“Fons Brogiera: a spring surrounded by heather”.
This was the first mention of the name Fombrauge which, for 6 centuries now, has epitomised the elegance of the Grand Cru Classé wines of Saint Emilion. From the Canolle family in the 15th century to Bernard Magrez today, six families have succeeded each other in owning and running Château Fombrauge, providing the estate, which harvested its first grapes in 1599, with a rare stability and a pioneering spirit beyond compare.
Discover this estate, which is not only the largest Grand Cru Classé in Saint-Emilion in terms of surface area but also a window on the history of France.
The largest Grand Cru Classé of Saint Emilion
Fombrauge’s history is linked to 3 families: the Canolles, the Dumas, and the Taffards.
The first mentions of Fombrauge go back about six centuries. In 1466, a horseman by the name of Jacques de Canolle, made himself master of Fombrauge after acquiring the estate.
He was a man of great learning and an important figure, who was honoured for his work as France’s paymaster general and made “bourgeois” of the city of Bordeaux. He quickly set about farming his lands and planted his first vines.
With a vineyard covering 58.60 hectares (nearly 145 acres), this unusually large surface area for Saint-Emilion brings a unique typicity to its terroir –a typicity in diversity. The diversity of its soils and the vineyard’s wide range of exposures give the wine of Fombrauge its complexity and identity.
To ensure the full expression of the estate’s rich terroir, Bernard Magrez, the owner since 1999, today combines ancestral savoir-faire with precision viticulture.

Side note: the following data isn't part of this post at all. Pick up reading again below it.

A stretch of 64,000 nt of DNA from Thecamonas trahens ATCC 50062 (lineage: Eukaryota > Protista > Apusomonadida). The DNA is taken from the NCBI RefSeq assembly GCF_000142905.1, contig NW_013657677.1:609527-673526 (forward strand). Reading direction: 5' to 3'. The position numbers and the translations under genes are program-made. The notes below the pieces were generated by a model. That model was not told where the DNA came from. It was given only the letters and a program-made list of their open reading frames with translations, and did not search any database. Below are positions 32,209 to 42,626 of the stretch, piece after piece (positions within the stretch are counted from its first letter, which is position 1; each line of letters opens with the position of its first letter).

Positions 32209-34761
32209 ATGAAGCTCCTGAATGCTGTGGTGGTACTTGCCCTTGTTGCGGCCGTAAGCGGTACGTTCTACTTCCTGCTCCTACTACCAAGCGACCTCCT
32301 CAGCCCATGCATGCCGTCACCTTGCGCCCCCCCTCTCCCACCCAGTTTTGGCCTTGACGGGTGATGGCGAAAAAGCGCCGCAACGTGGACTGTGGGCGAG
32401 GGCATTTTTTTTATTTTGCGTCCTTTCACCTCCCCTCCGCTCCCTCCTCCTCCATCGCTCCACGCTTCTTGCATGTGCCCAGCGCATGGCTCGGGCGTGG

The result is a sublime wine, the epitome of a Saint-Emilion Grand Cru Classé.
The Fombrauge museum
While restructuring the vineyard, we discovered a number of archaeological vestiges.
Scientists at Bordeaux’s archaeological school came and carried out a series of digs at the sites and discovered remains dating from the Iron Age that are exceptionally well-preserved.
These digs also revealed the existence of a stone wall that encircled the spur. This 5-metre-wide parapet is made up of (at least for the inside facing) a series of large blocks of stone which had been greatly disrupted by subsequent ploughings.
The skeleton of a teenager, lying against the inside facing of the parapet, was found under the demolition blocks of the outer wall (see photo). This is the most complete inhumation of the First Iron Age ever studied in the Aquitaine region. The decomposition of the body took place in an enclosed area, but all the elements add up to a summary burial without an offering, which was unusual at this time to say the least.